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When gold was discovered in north-western California in 1850, thousands crowded the remote redwood region in search of riches and new lives. Failing in efforts to strike it rich in gold, these men turned toward harvesting the giant trees for booming development in San Francisco and other places on the West Coast. These trees are the tallest and one of the most massive tree species on Earth. The size of the huge trees made them prized timber, as redwood became known for its durability and workability. By 1853, nine sawmills were at work in Eureka, a gold boom town established three years prior due to the gold boom. At that period of time, redwood forest covered more than 2,000,000 acres (8,100 km2) of the California coast.

The loggers used axes, saws, and other early methods of bringing the trees down. Rapidly improving technology in the 20th century allowed more trees to be harvested in less time. Transportation also caught up to the task of moving the massive logs. Railways started replacing horses and oxen. Land fraud was common, as acres of prime redwood forests were transferred from the public domain to private industry. Although some of the perpetrators were caught, many thousands of acres of land were lost in land swindles.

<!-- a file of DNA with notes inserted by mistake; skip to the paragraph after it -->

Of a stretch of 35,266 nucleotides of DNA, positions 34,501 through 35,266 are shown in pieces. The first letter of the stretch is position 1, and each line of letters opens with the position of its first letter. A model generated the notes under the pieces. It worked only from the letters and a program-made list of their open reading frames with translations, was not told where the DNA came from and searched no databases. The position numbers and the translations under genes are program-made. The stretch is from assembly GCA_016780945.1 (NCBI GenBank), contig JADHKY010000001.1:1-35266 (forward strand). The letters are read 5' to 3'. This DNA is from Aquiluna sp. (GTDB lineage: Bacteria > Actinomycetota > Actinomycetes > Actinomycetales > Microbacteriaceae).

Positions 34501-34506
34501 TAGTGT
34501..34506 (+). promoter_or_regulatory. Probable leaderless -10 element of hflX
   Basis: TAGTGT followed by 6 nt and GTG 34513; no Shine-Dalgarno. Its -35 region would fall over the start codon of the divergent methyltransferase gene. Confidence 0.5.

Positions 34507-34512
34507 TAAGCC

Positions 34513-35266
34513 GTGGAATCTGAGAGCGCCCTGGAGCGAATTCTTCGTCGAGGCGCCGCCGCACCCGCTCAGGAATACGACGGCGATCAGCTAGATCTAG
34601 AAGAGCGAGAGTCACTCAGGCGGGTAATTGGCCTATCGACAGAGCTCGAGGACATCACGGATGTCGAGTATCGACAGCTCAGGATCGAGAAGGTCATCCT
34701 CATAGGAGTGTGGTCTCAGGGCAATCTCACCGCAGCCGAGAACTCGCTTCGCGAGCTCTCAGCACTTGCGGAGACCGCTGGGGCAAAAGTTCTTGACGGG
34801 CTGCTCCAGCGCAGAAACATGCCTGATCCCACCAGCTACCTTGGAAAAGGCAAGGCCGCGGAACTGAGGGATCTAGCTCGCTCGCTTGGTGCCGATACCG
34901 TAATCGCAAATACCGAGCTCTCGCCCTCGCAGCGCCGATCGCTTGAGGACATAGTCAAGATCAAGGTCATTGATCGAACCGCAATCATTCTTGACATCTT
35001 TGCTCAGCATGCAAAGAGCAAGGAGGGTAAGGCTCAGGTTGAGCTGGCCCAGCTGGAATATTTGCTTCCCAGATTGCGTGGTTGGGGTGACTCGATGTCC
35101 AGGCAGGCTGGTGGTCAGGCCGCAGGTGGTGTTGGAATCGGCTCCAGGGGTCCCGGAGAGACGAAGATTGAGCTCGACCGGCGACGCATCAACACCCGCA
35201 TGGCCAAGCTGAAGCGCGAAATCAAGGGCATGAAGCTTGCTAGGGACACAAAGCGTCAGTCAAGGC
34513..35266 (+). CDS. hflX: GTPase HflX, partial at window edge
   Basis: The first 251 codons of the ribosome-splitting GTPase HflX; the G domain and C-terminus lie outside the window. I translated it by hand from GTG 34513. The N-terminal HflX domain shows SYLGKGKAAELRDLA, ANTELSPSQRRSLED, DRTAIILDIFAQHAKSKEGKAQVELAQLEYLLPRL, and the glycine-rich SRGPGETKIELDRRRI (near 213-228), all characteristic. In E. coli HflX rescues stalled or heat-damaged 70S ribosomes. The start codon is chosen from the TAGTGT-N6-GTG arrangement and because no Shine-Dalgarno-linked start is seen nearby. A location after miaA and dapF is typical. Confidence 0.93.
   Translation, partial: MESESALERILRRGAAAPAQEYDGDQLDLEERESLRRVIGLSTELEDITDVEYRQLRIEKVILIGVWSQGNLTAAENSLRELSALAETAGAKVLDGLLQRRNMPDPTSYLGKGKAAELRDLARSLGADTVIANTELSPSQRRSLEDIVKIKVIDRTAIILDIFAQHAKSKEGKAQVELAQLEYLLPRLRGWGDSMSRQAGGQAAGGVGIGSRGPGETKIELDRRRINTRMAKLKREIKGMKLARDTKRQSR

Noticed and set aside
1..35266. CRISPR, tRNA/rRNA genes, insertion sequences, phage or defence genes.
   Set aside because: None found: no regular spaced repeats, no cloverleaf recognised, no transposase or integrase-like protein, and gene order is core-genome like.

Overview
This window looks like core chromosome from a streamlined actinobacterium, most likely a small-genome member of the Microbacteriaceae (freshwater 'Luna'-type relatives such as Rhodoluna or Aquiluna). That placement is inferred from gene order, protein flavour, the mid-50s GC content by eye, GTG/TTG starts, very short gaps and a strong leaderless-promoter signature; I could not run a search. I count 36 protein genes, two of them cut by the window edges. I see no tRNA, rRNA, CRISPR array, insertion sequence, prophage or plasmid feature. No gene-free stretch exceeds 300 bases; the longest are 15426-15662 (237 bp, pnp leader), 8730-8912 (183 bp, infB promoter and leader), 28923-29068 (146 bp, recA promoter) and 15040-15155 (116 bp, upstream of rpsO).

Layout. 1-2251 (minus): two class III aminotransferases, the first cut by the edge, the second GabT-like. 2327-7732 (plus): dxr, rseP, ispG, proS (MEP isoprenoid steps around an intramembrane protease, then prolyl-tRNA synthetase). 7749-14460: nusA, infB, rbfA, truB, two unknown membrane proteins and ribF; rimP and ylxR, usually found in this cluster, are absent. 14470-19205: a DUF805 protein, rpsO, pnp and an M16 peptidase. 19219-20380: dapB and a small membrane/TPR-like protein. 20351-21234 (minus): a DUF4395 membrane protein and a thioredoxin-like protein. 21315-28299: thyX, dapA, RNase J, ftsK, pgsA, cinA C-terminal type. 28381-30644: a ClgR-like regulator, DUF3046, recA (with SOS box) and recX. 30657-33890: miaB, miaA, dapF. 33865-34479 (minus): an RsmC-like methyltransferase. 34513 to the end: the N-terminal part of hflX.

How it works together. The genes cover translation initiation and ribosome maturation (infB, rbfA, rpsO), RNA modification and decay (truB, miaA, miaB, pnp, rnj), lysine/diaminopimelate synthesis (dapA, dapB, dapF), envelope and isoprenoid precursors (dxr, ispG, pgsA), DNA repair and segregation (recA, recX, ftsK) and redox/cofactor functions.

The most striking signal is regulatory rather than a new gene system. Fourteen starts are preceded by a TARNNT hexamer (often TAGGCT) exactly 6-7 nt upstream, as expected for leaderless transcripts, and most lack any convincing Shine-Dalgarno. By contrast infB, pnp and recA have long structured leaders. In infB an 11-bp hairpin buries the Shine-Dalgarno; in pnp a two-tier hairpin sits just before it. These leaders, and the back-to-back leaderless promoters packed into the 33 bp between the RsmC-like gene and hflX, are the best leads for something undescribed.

After many decades of unobstructed clear-cut logging, serious efforts toward conservation began. In 1918, the Save-the-Redwoods League was founded to preserve remaining old-growth redwoods, and their work resulted in the establishment of Prairie Creek, Del Norte Coast, and Jedediah Smith Redwoods State Parks among others. By the time Redwood National Park was created in 1968, nearly 90% of the original redwood trees had been logged.

Today, the Redwood National and State Parks combined contain only 133,000 acres (540 km2) of redwood forest. In addition to the redwood forests, the parks preserve other indigenous flora, fauna, grassland prairie, cultural resources, portions of rivers and other streams, and 37 miles (60 km) of pristine coastline.

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Sources: Wikipedia, NPS, DailyMail